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    How to Make Your Car Last 200,000 Miles and More

    Holding on to your vehicle for as long as possible is the best way to save right now

    Illustration of car going through a odometer reaching 200,000 miles Photo Illustration: Ben Shmulevitch

    One day during my high school years, my dad got excited because the odometer on his car—a 1983 Toyota Camry hatchback he’d bought used several years earlier—was about to reach 200,000 miles. We were in the middle of running that afternoon’s errands, but he pulled over to the side of the road so that he, my brother, and I could sing “Happy Birthday” to the car to mark its major milestone. It was a silly thing to do, but we felt a collective sense of pride that the car was still going strong with all those grueling suburban commuter miles piled on. That pride remained for me years later, when I was still driving the same Camry past its 300,000-mile mark.

    I’ve owned a handful of other cars that rolled through 200,000-plus miles since then. Now, years later, my job is to research and write about automotive repair and maintenance, but you don’t need to be an expert to get your car to that milestone. I always stay on top of regular maintenance, and I take care of even small repairs before they can become bigger, more expensive issues. After all, there’s plenty that can go wrong with a car that could, technically, be ignored if the car still starts and gets you to where you need to go. But neglecting small repairs and maintenance issues as they crop up is a bad habit that can shorten your car’s life. I also put some effort into keeping my cars clean to protect against corrosion and to make them look nice.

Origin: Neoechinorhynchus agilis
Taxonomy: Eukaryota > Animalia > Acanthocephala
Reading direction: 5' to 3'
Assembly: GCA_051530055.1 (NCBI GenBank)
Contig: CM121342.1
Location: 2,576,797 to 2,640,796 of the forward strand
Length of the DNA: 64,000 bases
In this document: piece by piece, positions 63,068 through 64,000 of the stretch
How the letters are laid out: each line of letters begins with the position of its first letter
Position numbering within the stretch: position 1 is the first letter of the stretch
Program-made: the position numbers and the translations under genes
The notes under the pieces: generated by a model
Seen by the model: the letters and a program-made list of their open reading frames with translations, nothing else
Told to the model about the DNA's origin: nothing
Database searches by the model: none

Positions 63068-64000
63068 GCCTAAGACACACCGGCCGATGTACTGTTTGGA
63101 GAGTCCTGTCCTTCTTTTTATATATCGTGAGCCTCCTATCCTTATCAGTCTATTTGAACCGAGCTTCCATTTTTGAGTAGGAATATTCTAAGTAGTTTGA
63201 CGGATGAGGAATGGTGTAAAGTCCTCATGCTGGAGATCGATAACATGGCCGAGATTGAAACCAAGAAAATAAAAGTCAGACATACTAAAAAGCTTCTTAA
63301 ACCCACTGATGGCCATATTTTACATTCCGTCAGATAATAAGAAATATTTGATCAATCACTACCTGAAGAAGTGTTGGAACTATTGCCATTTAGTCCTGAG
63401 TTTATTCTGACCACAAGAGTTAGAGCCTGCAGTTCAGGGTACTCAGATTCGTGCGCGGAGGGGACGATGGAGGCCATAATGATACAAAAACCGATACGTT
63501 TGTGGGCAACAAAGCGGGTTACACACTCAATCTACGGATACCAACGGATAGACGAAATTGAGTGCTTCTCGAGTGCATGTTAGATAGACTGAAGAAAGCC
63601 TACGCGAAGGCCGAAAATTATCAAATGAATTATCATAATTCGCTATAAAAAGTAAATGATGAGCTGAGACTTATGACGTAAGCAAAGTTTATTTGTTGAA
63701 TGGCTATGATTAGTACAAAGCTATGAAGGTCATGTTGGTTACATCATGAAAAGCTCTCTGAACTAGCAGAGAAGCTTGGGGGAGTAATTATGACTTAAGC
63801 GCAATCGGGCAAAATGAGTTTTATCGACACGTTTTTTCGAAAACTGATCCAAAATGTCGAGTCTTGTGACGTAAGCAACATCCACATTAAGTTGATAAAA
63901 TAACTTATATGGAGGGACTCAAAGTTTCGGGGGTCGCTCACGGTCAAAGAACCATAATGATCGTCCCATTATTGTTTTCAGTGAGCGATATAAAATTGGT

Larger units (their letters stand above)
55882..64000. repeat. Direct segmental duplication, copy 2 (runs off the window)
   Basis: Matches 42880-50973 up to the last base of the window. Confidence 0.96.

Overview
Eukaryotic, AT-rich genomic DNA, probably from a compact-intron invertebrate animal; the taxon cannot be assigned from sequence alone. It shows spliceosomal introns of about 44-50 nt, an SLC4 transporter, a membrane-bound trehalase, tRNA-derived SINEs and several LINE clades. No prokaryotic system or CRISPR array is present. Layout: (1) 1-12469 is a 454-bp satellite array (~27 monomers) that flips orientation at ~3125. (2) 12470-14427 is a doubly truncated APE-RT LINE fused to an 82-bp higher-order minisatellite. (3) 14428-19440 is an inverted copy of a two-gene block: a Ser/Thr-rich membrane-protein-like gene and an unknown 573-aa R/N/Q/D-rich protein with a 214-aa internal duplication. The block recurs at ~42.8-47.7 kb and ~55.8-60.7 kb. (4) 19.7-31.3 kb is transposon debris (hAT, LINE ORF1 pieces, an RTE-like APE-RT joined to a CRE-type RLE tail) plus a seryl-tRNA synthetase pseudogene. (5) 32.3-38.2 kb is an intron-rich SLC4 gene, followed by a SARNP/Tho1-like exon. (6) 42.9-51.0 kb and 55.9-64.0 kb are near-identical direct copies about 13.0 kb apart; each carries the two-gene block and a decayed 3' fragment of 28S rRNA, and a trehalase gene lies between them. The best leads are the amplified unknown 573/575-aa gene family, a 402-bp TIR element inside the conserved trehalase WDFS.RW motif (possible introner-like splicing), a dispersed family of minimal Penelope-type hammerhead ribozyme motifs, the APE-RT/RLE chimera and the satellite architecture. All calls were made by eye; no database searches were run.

More on Car Reliability

    John Ibbotson, Consumer Reports’ chief mechanic, says, “It’s not rocket science. If you take care of your car, it will take care of you.”

    Fred Hellrich, who lives in Annapolis, Md., says he has had several cars pass the 200,000-mile mark—and a couple of vehicles that made it more than 400,000 miles—everything from a Chevrolet van to a Toyota Tercel.

    “It helps to get a good car to begin with,” he says, echoing CR’s long-standing advice to buy models with a strong track record for reliability. “That way you know it’ll probably go pretty far if you take care of it.”

    Taking care of and holding on to a reliable car—rather than buying or leasing a new one every few years—is almost always a smart financial move. These days, though, with used-car prices more than 50 percent above pre-pandemic levels and the average new car price over $46,000, it may be especially smart to hang on to what you have.

    Whatever your reasons—saving money, the comfort of familiarity, avoiding the worry of new car dings and scratches—it can be a rewarding experience to keep your car going. In the following pages, we tell you what to expect as your car ages, and how to make sure it becomes a 200,000-mile champ.

    See our list of most and least reliable new cars.

    They Keep on Going

    Check out these 12 cars proven to get to 200,000 miles and beyond.

    If you’re a Consumer Reports member, this article is available to you. CR members have full access to the results of our Annual Auto Surveys; first-drive reviews of the newest cars, SUVs, and trucks; and our full road tests and exclusive ratings for each vehicle we buy. If you’re not a CR member, click below to join. 

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